In September 2022, Pope Francis told journalists that China’s government should not be “classified” as anti-democratic, because “it is such a complex country with its rhythms.”
The Vatican has been mostly silent on China’s daily human rights disasters, the encroachment of Hong Kong, Uyghur genocide, Tibetan monk self-immolation and other human rights violations.
In the face of such barbs, how can I convince my Protestant and non-Christian allies that our Catholic teachings are not hypocrisy? What makes my dialogue with them possible is our common focus on moral unity over doctrinal debate. Pastor Wang’s Calvinist community may not understand the Catholic Church as an institution but they deeply respect Cardinal Zen and even include him in their official prayers. They know Cardinal Zen is the one who dares to pray on the anniversary of the 1989 Tiananmen Massacre, as they do, and who dares to follow John Paul’s fighting strategies: memory battle, cultural resistance, conscience revolution.
House-church Protestants in China tend to be more highly educated, and occupy a higher socioeconomic tier, than their Catholic counterparts. As such, they have emerged as the leading force in speaking the truth against Chinese government and cultural errors. These staunch Calvinists hold conservative social values, so you can imagine what they must think of the diffidence of Catholics and the alternative moral doctrines being espoused throughout so much of the West today.
The End and the Beginning
I remember the day I joined a group of local parishioners in China to watch the live funeral of Pope St. John Paul II. We gathered in a hotel room because that was the only place we could get CNN or the BBC. The following year, I was able to travel to Rome for a Dec. 31 Mass in St. Peter’s Basilica. After Mass, I stood on a chair, shouting, “China, China” to the exiting Pope Benedict XVI. He heard my cries and came over to me, offering his hand in greeting.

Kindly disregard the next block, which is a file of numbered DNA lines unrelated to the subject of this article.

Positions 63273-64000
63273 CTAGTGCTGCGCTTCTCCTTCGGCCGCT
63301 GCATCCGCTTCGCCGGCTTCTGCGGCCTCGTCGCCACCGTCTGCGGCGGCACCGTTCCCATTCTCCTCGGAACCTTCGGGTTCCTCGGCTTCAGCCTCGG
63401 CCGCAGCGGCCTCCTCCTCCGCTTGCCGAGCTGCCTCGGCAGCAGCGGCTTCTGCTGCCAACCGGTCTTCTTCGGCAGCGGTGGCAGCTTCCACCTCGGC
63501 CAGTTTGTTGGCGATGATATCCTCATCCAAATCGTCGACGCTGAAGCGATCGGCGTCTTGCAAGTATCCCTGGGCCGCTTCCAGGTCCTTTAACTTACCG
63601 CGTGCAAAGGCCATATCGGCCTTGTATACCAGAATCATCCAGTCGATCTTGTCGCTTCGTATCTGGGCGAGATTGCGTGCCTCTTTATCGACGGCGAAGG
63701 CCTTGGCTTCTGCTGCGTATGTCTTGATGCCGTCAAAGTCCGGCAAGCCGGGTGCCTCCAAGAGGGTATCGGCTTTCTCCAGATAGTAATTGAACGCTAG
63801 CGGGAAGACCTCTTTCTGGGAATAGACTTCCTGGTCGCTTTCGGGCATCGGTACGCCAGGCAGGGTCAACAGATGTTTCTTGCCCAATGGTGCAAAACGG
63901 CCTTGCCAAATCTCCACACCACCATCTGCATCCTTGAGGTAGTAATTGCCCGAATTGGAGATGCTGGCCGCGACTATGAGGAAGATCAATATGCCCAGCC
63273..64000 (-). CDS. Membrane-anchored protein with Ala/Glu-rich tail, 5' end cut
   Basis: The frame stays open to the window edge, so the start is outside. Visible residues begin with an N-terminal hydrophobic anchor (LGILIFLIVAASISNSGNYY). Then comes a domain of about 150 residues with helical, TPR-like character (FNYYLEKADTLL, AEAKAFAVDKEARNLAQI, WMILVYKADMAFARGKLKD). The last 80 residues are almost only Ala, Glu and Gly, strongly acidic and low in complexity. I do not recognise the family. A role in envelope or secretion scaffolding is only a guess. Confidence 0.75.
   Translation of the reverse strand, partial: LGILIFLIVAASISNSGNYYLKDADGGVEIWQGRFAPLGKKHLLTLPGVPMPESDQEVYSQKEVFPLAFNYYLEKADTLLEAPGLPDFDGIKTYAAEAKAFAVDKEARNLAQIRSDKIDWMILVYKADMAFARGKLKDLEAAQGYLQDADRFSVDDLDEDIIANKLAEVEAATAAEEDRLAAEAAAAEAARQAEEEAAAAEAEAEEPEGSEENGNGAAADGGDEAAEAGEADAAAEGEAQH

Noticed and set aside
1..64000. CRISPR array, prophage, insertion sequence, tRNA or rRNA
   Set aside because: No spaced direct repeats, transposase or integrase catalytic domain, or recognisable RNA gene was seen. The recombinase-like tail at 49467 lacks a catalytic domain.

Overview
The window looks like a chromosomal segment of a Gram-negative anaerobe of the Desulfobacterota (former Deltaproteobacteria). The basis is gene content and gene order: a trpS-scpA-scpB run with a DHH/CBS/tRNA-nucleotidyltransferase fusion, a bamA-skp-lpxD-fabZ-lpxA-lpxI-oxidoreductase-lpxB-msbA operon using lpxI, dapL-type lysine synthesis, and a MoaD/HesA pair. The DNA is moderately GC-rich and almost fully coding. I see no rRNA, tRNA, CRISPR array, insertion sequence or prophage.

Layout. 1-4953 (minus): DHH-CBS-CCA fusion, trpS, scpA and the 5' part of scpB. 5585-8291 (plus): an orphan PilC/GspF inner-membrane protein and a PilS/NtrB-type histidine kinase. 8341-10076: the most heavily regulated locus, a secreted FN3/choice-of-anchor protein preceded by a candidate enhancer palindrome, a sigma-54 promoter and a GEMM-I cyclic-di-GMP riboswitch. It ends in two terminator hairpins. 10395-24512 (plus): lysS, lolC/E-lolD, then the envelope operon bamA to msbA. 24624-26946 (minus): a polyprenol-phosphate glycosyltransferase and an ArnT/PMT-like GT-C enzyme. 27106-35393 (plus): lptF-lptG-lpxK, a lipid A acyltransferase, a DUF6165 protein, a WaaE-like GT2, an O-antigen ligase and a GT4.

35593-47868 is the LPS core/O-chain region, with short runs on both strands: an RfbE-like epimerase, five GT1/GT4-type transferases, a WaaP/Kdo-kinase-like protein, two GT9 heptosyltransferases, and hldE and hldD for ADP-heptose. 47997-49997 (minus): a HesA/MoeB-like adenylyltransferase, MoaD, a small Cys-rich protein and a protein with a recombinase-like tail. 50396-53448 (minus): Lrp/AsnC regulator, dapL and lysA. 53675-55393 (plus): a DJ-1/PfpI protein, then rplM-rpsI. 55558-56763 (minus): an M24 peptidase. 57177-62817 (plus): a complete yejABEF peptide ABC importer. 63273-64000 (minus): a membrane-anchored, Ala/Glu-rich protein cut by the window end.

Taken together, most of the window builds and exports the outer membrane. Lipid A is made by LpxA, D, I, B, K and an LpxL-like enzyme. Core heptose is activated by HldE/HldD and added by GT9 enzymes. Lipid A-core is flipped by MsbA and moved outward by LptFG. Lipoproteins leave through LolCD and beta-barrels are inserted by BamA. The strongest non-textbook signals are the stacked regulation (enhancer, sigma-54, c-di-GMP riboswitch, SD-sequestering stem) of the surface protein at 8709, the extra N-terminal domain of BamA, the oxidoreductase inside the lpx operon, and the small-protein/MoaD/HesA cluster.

Benedict later offered his hand to all of us with his 2007 Letter to Catholics in China. He told us, “Fear not, little flock” — bringing to mind the words of John Paul II to “be not afraid.”
Such papal reassurances have become rare, replaced by blunt counsel from white martyrs like Cardinal Zen to prepare to live their faith hidden in “the catacombs.”
When Cardinal Zen was told that his favorite crucifix is itself now hidden in a private place in China, he said to my friend who took it from his office back to China, “I am so happy to know that my crucifix is under your care and you show it to young people. That crucifix is the only precious thing I bought for myself in my life. I let you take it away only because I believed that you needed it more than I did. … In this moment I need the crucifix more than ever. Do you know the verse of “Abide with me?” “Hold Thou Thy cross before my closing eyes, Shine through the gloom and point me to the sky. …”
I would like to bring this crucifix to America someday, but perhaps it’s best to keep it in China as a witness to hope and a sign of contradiction. The question is not whether the communists will confiscate it; the question is whether the Chinese faithful really care about it.
When people tell you that most Chinese Catholics welcome the secret Vatican-China deal, they are most likely correct. Why is this? In a future article, we will explain the dividing and uniting mentality of different Catholic groups in China.
- vatican china agreement
- cardinal joseph zen
- liu xiaobo
- wang yi
- catholic church in china